Fiora is a real focal point on the album. Why was she appealing to you as a collaborator?
She’s incredibly talented, you can hear it straight away – she has soul, she has a sensuality that shines through – check out [Glow‘s] “Good Enough to Keep” and “Kill The Time,” for example. And being classically trained, she brought a real sense of class to the album. Once she was on board, the album came together very easily. I think “58BPM” with Fiora – the tempo and feel – surprised a few people when it was released and that was definitely a deliberate decision. I give credit to Fiora [for using beat-matching as a sexual metaphor], but it was my idea to use the slowed-down LinnDrum on the track, which has a Prince vibe. It really is a primary touchstone on the album.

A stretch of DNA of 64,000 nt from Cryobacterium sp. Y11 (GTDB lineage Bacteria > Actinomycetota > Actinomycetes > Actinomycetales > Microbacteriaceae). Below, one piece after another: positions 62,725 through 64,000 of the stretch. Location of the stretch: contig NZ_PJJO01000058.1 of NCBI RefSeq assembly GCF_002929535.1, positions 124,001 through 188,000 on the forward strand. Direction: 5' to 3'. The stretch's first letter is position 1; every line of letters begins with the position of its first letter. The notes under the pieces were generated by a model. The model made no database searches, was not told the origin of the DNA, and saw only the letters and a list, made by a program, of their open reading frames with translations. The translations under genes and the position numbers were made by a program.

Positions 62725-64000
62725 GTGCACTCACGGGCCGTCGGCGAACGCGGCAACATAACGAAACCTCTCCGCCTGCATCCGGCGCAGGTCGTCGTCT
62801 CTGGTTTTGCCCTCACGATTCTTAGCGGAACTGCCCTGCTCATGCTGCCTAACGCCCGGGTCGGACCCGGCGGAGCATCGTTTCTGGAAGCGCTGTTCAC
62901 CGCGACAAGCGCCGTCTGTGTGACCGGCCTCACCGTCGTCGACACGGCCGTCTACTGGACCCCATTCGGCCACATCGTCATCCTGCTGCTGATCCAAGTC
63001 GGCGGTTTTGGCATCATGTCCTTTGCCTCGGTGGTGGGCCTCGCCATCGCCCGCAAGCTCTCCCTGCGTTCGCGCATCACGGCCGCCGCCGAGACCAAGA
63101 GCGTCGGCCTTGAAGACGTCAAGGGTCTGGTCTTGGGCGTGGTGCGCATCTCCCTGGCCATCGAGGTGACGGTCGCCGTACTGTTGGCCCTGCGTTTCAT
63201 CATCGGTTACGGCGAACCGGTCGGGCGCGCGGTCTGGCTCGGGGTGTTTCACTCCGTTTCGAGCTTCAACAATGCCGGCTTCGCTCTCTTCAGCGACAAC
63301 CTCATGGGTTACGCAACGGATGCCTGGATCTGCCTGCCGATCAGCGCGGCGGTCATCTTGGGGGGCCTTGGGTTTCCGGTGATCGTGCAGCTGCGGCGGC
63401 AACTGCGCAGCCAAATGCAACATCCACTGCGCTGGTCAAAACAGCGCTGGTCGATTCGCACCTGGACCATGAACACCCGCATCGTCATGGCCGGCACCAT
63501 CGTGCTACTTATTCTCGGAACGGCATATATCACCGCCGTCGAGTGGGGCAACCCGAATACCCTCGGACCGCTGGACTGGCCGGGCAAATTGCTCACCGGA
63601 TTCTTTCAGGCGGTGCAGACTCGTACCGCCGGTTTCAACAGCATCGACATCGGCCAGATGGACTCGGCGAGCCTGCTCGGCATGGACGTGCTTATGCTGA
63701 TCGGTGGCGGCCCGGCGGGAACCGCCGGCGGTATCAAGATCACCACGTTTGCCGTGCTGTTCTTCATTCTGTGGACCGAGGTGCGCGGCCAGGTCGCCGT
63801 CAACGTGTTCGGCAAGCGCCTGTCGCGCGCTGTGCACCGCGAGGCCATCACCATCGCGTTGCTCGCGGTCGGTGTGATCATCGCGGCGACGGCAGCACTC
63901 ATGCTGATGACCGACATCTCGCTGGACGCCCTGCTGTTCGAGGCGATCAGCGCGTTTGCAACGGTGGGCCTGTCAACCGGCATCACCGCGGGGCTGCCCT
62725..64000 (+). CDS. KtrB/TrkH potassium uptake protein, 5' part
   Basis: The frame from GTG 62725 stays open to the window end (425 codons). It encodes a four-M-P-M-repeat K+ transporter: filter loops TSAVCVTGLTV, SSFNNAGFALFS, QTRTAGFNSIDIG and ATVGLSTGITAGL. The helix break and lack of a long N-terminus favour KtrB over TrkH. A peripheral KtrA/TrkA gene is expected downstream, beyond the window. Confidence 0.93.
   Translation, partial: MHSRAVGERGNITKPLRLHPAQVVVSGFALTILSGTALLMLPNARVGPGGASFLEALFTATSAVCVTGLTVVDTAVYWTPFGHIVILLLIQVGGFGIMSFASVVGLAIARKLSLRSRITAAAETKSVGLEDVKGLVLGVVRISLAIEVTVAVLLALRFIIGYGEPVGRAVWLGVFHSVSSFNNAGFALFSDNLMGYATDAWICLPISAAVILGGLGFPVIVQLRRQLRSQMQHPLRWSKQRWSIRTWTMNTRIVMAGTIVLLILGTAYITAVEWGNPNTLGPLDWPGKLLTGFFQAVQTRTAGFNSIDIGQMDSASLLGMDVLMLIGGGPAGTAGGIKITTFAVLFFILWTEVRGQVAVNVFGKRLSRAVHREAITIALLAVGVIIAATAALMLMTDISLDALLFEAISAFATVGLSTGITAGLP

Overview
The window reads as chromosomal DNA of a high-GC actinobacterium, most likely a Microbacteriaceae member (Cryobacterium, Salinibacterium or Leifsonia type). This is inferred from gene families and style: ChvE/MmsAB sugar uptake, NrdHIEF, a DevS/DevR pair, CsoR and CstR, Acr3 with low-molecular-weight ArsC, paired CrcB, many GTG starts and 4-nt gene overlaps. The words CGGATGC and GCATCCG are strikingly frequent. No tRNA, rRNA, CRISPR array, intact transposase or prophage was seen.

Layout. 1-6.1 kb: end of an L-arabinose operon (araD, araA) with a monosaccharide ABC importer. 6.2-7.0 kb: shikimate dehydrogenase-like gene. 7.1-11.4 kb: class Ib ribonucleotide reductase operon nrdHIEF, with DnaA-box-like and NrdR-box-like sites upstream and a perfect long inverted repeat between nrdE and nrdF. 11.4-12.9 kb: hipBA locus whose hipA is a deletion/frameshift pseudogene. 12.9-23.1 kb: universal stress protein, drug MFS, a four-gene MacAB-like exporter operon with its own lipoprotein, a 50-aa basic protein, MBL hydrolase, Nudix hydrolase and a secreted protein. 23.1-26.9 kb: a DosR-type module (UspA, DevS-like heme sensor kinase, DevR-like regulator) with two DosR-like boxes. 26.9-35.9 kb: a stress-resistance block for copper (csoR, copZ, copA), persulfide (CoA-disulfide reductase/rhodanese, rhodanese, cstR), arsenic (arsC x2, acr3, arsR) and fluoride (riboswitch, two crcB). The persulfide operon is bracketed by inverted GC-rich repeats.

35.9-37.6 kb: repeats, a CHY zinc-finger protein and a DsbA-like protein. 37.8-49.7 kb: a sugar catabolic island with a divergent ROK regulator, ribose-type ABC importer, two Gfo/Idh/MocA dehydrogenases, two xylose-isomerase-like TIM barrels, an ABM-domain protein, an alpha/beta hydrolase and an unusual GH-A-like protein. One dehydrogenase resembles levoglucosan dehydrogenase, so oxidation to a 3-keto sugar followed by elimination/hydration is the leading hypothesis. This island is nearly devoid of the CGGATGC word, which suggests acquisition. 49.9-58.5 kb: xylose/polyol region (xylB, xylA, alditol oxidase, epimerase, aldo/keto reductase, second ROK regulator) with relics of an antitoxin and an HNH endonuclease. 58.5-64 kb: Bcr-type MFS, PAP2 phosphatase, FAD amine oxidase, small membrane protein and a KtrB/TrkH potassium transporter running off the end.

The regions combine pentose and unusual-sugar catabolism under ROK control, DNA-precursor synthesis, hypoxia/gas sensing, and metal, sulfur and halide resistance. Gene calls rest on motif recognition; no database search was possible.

What was it like working with Nile Rodgers?
I have said before, but it’s true: I couldn’t believe how grounded he was. When I sent him a message on Facebook, I didn’t really expect a reply, but he replied himself 20 minutes later and said he knew my music, that he’d heard “Coma Cat.” This was all before “Get Lucky.” I sent him the music [for Glow] and he called me and said, “Would you mind if I was just your session musician on this track,” which really was amazing!” He has so much energy! He’s 61 and still runs rings around people half his age. And that guitar riff he creates is totally unmistakable. When we finished “Love Sublime,” the first track I thought of was “China Girl” by David Bowie [the 1983 remake of which Rodgers produced and played on].

It seems like Daft Punk’s success must’ve been very encouraging to you, in the run-up to releasing Glow. Did you feel like it might’ve opened some doors (or at least some ears) to what you’re doing?